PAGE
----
Grant Likely wrote:
> On Wed, Mar 25, 2009 at 2:48 PM, Wolfgang Grandegger <wg@grandegger.com> wrote:
>> Grant Likely wrote:
>>> For the chip offset, it's not clear what the meaning is.  First, does
>>> the UPM controller support access of multiple chips simultaneously?
>> The offset drives the corresponding address lines, which are used to
>> select the chip. That's how it's done on the TQM8548 board. In
>> principle, the chips could also be selected through dedicated GPIO pins.
>> Well, I'm not a hardware guy.
> 
> Heh.  I mean elaborate in the binding documentation.  :-)
> 
>>> If so, then can you elaborate in the description on how board design
>>> translates to a chip-offset value.  If it cannot, then it might be
>>> better to have multiple tuples in the 'reg' property for each discrete
>>> chip.  Multiple reg tuples would also remove the need for the
>>> num-chips property.
>> The node still describes one device mapping all relevant control
>> registers. How about using fsl,upm-chip-offsets = <0x200 0x400>. It
>> would be more generic and makes num-chips obsolete as well. And the
>> property would be reserved for that way of implementing the chip select
>> in hardware.
> 
> It really sounds like this binding is describing multiple NAND chips
> mapped to different base addresses (and looking at the fsm_upm.c
> driver appears to confirm it).  So, does this work?  reg = <3 0x200 4
>  3 0x400 4>;

The chip-offset, and not the address, needs to be added to the MAR
register as well before running the pattern:

        mar = cmd << (32 - fun->upm.width);

        if (fun->chip_offset && fun->chip_number > 0)

                mar |= fun->chip_number * fun->chip_offset;

        fsl_upm_run_pattern(&fun->upm, chip->IO_ADDR_R, mar);


> It is true that other methods could be used for implementing the chip
> select, but that is *not* what the proposed binding describes.  This
> proposed binding describes NAND chips selected by address lines
> (particular addresses), and in this case I think using reg is the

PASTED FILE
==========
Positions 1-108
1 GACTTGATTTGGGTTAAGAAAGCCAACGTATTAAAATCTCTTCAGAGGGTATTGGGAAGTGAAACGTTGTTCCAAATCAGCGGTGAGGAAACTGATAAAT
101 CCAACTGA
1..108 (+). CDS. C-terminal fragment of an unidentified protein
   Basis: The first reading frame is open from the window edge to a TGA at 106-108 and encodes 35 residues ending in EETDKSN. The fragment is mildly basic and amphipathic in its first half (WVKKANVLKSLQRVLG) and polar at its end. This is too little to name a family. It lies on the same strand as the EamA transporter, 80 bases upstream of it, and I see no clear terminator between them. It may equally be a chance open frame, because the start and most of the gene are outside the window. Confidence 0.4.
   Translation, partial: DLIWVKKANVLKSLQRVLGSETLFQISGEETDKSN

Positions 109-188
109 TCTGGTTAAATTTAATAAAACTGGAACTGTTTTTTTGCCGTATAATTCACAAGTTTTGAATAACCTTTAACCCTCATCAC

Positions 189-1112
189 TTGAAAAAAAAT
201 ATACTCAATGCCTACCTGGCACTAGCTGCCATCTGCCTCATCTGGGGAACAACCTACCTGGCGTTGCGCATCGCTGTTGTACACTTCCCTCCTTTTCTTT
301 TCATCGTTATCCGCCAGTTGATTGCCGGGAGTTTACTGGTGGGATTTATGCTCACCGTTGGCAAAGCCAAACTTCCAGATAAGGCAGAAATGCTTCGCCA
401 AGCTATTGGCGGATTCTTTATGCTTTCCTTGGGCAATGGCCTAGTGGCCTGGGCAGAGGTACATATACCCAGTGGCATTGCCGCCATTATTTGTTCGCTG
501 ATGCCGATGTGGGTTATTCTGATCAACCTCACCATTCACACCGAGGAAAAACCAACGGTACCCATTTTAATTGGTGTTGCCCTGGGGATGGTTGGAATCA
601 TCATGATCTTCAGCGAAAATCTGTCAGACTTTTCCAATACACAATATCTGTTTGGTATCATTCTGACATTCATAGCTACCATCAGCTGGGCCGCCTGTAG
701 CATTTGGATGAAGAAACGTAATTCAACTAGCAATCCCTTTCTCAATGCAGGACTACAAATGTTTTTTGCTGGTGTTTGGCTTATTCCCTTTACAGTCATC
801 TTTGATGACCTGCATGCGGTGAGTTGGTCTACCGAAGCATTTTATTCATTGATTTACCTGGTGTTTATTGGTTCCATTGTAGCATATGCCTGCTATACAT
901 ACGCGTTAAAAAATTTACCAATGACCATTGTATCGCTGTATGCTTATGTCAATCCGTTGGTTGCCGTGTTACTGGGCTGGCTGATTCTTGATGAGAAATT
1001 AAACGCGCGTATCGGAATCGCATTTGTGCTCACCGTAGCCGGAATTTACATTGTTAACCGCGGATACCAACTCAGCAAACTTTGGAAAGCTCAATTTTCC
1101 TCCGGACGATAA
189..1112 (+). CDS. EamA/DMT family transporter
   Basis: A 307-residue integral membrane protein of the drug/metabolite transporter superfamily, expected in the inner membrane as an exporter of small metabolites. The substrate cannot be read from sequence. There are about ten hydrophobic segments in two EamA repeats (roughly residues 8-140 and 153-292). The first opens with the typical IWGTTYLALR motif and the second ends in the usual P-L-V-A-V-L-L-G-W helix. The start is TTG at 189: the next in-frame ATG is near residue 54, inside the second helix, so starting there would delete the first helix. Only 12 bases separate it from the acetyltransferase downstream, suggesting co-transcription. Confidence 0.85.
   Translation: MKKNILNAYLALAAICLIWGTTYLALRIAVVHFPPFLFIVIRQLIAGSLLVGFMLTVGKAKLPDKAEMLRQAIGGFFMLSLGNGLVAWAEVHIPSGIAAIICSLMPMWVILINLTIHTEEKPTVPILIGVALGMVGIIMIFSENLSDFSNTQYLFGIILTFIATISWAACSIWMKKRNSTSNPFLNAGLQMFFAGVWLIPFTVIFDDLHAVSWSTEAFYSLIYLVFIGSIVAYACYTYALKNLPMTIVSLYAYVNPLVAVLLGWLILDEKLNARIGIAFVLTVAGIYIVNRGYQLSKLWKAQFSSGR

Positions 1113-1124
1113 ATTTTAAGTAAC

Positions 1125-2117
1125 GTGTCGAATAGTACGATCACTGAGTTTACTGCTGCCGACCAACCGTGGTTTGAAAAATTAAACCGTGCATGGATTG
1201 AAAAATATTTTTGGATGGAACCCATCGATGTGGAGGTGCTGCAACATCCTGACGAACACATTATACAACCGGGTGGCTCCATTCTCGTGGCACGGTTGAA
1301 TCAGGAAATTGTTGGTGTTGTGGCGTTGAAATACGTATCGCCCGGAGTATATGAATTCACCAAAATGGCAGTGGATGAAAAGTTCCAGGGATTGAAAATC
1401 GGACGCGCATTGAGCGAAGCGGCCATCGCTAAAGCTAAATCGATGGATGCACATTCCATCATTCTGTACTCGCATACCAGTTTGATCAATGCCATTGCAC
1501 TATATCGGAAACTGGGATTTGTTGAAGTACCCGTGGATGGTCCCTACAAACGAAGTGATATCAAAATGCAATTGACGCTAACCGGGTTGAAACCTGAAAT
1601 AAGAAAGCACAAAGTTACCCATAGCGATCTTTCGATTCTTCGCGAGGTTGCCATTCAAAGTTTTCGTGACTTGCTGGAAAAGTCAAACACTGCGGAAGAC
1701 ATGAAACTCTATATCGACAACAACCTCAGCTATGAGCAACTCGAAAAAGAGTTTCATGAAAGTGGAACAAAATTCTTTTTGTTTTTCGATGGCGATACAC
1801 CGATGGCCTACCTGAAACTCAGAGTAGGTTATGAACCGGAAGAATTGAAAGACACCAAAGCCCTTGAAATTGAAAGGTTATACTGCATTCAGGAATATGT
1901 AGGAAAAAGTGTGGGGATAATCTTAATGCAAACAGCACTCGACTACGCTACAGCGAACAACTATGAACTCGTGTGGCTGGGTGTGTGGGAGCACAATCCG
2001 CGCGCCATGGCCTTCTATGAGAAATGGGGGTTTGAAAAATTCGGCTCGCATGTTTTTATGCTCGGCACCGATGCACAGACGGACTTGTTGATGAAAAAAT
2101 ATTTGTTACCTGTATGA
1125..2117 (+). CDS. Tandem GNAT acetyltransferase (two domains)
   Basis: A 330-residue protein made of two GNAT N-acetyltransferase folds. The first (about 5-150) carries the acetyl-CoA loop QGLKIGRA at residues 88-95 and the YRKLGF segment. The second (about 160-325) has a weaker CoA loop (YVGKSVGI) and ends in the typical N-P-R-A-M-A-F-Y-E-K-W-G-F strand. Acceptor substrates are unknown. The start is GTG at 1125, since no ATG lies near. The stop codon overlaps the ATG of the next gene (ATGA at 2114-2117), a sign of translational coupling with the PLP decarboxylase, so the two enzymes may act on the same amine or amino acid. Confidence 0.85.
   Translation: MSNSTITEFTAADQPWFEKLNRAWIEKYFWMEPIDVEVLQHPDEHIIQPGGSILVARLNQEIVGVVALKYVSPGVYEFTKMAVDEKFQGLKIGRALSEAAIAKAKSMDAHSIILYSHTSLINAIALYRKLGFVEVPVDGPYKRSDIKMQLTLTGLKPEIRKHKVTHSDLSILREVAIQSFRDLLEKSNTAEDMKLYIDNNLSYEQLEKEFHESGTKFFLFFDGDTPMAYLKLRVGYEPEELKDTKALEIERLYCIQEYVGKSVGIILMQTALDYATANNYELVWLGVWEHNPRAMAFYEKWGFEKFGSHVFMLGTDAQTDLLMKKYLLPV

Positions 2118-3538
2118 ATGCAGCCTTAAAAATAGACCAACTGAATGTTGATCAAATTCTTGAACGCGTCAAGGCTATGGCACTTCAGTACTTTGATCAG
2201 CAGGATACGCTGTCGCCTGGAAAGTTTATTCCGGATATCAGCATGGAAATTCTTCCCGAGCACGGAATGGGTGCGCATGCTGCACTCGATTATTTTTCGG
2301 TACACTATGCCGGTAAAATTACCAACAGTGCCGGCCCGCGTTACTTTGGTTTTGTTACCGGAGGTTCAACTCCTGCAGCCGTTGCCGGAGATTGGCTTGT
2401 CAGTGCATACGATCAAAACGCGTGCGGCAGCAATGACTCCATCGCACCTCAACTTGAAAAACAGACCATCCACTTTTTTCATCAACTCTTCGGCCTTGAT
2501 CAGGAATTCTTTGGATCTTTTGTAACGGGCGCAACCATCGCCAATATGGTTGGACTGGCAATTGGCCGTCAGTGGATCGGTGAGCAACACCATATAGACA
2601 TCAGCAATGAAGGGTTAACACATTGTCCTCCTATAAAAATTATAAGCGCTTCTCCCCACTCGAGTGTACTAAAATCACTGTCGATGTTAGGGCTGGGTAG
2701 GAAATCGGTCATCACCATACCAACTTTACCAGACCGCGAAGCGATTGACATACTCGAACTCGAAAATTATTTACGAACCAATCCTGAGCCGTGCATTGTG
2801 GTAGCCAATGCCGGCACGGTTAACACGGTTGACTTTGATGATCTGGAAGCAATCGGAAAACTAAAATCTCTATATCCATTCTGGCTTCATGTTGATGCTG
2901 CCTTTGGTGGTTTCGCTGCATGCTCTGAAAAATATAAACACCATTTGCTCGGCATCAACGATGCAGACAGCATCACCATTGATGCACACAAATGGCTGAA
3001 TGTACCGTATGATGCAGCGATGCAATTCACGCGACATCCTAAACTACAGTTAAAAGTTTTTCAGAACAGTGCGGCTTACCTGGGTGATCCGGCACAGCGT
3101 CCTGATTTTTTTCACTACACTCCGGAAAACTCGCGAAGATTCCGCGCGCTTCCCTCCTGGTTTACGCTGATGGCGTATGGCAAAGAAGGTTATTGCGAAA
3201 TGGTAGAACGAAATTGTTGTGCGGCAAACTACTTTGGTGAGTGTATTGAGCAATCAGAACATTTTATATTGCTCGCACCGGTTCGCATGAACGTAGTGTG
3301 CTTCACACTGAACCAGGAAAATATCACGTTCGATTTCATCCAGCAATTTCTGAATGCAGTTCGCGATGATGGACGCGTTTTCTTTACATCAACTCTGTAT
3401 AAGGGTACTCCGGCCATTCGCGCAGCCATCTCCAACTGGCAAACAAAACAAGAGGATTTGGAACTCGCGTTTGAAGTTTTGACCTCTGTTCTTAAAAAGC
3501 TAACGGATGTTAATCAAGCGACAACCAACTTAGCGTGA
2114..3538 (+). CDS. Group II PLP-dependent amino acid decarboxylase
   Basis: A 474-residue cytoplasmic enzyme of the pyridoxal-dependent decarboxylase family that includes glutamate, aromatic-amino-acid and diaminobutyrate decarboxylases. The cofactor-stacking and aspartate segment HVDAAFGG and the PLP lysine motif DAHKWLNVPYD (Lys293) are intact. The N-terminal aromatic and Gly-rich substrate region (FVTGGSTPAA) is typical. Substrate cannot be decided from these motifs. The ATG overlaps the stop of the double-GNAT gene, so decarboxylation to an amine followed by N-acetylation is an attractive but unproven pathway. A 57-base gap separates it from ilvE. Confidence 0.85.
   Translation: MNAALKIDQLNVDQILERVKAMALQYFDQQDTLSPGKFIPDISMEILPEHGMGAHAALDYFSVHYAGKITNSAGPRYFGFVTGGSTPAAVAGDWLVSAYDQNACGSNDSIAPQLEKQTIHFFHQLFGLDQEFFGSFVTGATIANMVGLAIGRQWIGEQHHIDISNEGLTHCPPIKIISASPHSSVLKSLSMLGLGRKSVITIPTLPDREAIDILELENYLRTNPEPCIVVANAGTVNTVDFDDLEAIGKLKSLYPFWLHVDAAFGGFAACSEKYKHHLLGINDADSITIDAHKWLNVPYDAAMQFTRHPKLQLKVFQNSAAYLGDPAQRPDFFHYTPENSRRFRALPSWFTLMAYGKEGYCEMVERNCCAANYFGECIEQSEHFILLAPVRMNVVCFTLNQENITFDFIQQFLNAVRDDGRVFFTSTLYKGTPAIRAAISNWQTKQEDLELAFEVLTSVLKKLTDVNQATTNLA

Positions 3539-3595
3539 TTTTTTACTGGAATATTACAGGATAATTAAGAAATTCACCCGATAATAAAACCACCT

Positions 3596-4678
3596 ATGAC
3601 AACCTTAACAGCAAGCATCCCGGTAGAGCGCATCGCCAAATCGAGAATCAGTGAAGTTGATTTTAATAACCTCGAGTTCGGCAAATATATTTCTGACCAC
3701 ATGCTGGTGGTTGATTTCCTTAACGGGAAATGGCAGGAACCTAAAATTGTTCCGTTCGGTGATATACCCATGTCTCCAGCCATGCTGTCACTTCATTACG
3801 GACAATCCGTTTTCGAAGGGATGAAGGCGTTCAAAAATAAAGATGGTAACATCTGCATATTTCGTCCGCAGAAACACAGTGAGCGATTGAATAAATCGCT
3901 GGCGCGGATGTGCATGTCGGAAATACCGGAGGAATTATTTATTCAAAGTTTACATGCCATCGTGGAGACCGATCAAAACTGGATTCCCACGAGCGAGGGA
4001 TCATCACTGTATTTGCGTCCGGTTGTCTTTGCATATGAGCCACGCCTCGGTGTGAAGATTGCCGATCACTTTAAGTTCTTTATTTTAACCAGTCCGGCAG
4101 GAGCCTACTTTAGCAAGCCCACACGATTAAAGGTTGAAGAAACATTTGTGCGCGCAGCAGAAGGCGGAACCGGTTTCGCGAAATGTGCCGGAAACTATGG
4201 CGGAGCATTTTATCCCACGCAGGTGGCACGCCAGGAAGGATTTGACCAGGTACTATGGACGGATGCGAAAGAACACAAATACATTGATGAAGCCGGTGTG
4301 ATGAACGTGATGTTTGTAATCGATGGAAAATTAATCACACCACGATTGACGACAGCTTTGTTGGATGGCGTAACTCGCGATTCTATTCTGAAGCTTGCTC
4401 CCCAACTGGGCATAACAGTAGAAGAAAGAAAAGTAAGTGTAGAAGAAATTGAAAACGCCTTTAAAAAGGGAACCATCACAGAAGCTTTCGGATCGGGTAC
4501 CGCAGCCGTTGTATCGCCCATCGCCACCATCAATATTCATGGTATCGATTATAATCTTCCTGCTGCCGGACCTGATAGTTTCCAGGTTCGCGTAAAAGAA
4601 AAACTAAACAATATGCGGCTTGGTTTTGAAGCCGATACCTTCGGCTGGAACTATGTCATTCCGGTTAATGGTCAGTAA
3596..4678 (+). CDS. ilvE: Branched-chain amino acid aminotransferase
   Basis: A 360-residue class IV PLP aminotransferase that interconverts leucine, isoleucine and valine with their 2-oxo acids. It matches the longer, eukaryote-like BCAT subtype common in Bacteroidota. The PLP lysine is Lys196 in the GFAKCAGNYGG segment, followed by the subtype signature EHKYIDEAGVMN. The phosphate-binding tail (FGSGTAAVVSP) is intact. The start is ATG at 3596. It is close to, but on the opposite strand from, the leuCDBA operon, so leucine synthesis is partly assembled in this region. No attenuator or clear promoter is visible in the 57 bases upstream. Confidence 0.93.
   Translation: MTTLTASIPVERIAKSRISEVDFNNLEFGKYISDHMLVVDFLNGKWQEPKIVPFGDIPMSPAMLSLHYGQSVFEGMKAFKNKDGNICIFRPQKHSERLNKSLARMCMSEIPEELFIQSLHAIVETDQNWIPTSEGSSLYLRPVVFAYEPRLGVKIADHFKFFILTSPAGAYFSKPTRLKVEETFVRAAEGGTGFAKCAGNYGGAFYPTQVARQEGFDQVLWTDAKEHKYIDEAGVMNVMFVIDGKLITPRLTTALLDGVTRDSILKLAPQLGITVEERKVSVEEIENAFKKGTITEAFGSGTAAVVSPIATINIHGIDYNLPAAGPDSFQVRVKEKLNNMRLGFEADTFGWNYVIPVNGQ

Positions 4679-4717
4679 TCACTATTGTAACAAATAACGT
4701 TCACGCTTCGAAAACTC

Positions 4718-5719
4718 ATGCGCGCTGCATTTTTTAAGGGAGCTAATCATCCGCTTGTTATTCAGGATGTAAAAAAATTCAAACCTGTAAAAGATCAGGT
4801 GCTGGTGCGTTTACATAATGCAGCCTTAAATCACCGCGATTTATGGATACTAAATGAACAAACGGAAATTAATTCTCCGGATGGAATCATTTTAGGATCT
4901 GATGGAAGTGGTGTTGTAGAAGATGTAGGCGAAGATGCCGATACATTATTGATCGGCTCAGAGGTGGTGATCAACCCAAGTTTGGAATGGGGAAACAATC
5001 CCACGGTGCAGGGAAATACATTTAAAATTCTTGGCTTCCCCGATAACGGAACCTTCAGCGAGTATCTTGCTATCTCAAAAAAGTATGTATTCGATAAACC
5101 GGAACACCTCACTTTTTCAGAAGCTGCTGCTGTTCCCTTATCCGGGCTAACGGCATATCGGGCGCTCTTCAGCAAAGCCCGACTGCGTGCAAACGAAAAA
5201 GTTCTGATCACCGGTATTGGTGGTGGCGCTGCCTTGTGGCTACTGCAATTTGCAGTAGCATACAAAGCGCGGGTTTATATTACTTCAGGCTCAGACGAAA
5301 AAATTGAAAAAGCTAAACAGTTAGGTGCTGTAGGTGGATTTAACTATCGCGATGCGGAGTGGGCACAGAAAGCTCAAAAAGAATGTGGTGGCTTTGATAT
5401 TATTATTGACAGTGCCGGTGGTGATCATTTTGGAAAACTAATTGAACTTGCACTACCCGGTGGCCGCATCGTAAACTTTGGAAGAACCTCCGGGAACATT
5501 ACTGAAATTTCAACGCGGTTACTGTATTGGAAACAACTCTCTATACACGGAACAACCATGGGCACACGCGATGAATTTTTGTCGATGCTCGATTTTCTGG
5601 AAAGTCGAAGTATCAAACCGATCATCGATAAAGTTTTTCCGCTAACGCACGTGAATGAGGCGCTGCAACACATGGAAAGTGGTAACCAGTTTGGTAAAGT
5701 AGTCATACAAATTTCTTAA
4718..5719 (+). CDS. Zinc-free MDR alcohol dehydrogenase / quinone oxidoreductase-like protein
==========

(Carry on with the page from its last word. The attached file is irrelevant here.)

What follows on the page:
> natural description.

OK, the chips are selected by accessing a defined address range. Will
prepare a patch using the reg property.

Wolfgang.




> g.
>
Grant Likely - March 26, 2009, 2:27 p.m.
On Thu, Mar 26, 2009 at 1:42 AM, Wolfgang Grandegger <wg@grandegger.com> wrote:
> Grant Likely wrote:
>> On Wed, Mar 25, 2009 at 2:48 PM, Wolfgang Grandegger <wg@grandegger.com> wrote:
>>> Grant Likely wrote:
>>>> For the chip offset, it's not clear what the meaning is.  First, does
>>>> the UPM controller support access of multiple chips simultaneously?
>>> The offset drives the corresponding address lines, which are used to
>>> select the chip. That's how it's done on the TQM8548 board. In
>>> principle, the chips could also be selected through dedicated GPIO pins.
>>> Well, I'm not a hardware guy.
>>
>> Heh.  I mean elaborate in the binding documentation.  :-)
>>
>>>> If so, then can you elaborate in the description on how board design
>>>> translates to a chip-offset value.  If it cannot, then it might be
>>>> better to have multiple tuples in the 'reg' property for each discrete
>>>> chip.  Multiple reg tuples would also remove the need for the
>>>> num-chips property.
>>> The node still describes one device mapping all relevant control
>>> registers. How about using fsl,upm-chip-offsets = <0x200 0x400>. It
>>> would be more generic and makes num-chips obsolete as well. And the
>>> property would be reserved for that way of implementing the chip select
>>> in hardware.
>>
>> It really sounds like this binding is describing multiple NAND chips
>> mapped to different base addresses (and looking at the fsm_upm.c
>> driver appears to confirm it).  So, does this work?  reg = <3 0x200 4
>>  3 0x400 4>;
>
> The chip-offset, and not the address, needs to be added to the MAR
> register as well before running the pattern:
>
>        mar = cmd << (32 - fun->upm.width);
>
>        if (fun->chip_offset && fun->chip_number > 0)
>
>                mar |= fun->chip_number * fun->chip_offset;
>
>        fsl_upm_run_pattern(&fun->upm, chip->IO_ADDR_R, mar);
>
>
>> It is true that other methods could be used for implementing the chip
>> select, but that is *not* what the proposed binding describes.  This